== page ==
Radiation-induced alterations in cytokine production by skin cells.
Müller K, Meineke V.
Source

Bundeswehr Institute of Radiobiology, Munich, Germany.
Abstract

Ionizing radiation exposure of skin results in a cutaneous radiation reaction comprising all pathophysiological reactions and clinical symptoms in irradiated skin. Biological responses of skin occur in a characteristic temporal pattern and mainly depend on radiation quality, dose rate, total dose, and cellular conditions. Immediately after irradiation, production of cytokines by skin cells is initiated and continues as a cascade during all stages of the cutaneous radiation syndrome leading to progressive late symptoms, the predominant of which is fibrosis. Cytokines are important signaling molecules mediating communicative interactions both locally between different cell types within dermal tissues and distantly between organs. Although during recent years much progress has been made in dissecting the complex cytokine network, the role of cytokines in the pathophysiology of the cutaneous radiation reaction is only beginning to be elucidated. Previous studies indicate that the major cytokines in the response of skin cells to ionizing radiation include IL (interleukin)-1, IL-6, tumor necrosis factor (TNF)-alpha, transforming growth factor (TGF)-beta, and the chemokines IL-8 and eotaxin. In this paper, existing data on the radiation-induced modulation of cytokine expression by skin cells are reviewed.

end quote

http://www.ncbi.nlm.nih.gov/pubmed/16166805

Neuroimmunomodulation. 2005;12(5):255-69.
Cytokine dysregulation, inflammation and well-being.
Elenkov IJ, Iezzoni DG, Daly A, Harris AG, Chrousos GP.
Source

Division of Rheumatology, Immunology and Allergy, Georgetown University Medical Center, Washington, D.C., USA.
Abstract

Cytokines mediate and control immune and inflammatory responses. Complex interactions exist between cytokines, inflammation and the adaptive responses in maintaining homeostasis, health, and well-being. Like the stress response, the inflammatory reaction is crucial for survival and is meant to be tailored to the stimulus and time. A full-fledged systemic inflammatory reaction results in stimulation of four major programs: the acute-phase reaction, the sickness syndrome, the pain program, and the stress response, mediated by the hypothalamic-pituitary-adrenal axis and the sympathetic nervous system. Common human diseases such as atopy/allergy, autoimmunity, chronic infections and sepsis are characterized by a dysregulation of the pro- versus anti-inflammatory and T helper (Th)1 versus Th2 cytokine balance. Recent evidence also indicates the involvement of pro-inflammatory cytokines in the pathogenesis of atherosclerosis and major depression, and conditions such as visceral-type obesity, metabolic syndrome and sleep disturbances. During inflammation, the activation of the stress system, through induction of a Th2 shift, protects the organism from systemic ‘overshooting’ with Th1/pro-inflammatory cytokines. Under certain conditions, however, stress hormones may actually facilitate inflammation through induction of interleukin (IL)-1, IL-6, IL-8, IL-18, tumor necrosis factor-alpha and C-reactive protein production and through activation of the corticotropin-releasing hormone/substance P-histamine axis. Thus, a dysfunctional neuroendocrine-immune interface associated with abnormalities of the ‘systemic anti-inflammatory feedback’ and/or ‘hyperactivity’ of the local pro-inflammatory factors may play a role in the pathogenesis of atopic/allergic and autoimmune diseases, obesity, depression, and atherosclerosis. These abnormalities and the failure of the adaptive systems to resolve inflammation affect the well-being of the individual, including behavioral parameters, quality of life and sleep, as well as indices of metabolic and cardiovascular health. These hypotheses require further investigation, but the answers should provide critical insights into mechanisms underlying a variety of common human immune-related diseases.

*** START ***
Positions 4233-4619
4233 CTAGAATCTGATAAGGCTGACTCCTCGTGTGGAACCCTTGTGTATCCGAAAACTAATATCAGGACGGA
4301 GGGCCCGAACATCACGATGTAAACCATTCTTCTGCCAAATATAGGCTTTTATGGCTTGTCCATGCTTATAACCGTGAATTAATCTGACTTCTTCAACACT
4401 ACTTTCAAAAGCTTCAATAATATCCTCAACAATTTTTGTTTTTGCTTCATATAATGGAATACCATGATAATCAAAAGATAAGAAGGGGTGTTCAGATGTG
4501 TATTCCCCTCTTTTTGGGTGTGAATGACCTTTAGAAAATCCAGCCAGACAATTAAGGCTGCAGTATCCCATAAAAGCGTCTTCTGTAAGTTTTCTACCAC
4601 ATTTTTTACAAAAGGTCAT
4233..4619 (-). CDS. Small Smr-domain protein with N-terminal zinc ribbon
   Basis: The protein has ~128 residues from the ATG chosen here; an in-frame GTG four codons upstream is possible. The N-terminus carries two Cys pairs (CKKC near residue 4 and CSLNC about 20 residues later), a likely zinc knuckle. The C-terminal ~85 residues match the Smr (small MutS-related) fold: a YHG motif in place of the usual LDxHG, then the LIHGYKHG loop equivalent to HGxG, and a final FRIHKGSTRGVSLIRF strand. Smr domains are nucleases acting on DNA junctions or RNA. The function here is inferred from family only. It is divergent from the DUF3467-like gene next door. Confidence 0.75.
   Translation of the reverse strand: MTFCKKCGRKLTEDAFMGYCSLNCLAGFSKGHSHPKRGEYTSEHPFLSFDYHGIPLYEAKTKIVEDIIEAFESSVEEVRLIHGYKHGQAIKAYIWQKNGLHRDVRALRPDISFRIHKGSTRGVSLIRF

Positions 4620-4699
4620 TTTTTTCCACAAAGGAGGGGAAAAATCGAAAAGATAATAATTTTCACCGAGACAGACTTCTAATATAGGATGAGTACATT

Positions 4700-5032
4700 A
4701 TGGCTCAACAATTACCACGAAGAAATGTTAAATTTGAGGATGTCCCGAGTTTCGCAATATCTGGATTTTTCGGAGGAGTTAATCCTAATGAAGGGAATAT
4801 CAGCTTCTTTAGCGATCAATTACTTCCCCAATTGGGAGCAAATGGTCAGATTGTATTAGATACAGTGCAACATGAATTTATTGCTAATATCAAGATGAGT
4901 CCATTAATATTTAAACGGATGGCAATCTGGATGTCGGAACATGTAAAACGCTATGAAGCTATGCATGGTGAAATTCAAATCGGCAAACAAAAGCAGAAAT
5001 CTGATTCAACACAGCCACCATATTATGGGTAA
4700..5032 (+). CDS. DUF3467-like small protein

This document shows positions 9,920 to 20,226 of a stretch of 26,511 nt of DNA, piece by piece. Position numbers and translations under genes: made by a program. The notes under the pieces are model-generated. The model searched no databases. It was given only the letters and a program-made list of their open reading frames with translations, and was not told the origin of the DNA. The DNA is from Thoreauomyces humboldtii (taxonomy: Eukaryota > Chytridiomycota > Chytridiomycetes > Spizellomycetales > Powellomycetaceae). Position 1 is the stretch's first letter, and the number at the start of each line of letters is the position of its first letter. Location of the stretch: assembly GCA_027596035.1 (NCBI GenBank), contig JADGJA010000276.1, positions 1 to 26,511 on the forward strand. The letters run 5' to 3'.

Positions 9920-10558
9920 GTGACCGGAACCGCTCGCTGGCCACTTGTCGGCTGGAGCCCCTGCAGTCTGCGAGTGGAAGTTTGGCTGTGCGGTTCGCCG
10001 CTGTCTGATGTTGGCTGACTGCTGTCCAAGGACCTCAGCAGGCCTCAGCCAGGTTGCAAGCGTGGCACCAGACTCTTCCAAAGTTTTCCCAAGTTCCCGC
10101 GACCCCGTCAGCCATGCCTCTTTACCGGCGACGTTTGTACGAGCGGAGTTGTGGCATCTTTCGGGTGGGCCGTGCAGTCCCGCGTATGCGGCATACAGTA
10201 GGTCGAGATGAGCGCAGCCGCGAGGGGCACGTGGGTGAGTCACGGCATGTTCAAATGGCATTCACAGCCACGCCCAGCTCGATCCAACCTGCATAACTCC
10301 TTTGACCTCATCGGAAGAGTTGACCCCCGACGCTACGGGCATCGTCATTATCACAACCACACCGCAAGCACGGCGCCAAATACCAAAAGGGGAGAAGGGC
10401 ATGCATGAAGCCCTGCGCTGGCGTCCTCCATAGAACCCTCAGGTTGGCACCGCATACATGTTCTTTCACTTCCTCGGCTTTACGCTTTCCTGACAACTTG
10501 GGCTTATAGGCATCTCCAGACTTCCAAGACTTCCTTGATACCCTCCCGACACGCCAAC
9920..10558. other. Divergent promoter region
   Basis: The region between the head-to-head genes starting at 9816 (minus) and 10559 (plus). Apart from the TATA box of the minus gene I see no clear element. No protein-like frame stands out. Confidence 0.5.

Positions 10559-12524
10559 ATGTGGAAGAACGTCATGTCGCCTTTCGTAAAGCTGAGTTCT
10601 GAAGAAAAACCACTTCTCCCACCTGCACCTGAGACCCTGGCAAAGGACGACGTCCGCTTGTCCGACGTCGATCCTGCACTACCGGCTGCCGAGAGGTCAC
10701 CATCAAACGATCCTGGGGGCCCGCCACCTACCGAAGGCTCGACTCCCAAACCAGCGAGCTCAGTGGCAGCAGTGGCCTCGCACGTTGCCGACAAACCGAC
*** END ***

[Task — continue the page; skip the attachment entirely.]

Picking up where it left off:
Copyright (c) 2005 S. Karger AG, Basel

PMID:
16166805
[PubMed – indexed for MEDLINE]

end quote.

http://www.ncbi.nlm.nih.gov/pubmed/14737921

Biol Res Nurs. 2004 Jan;5(3):203-10.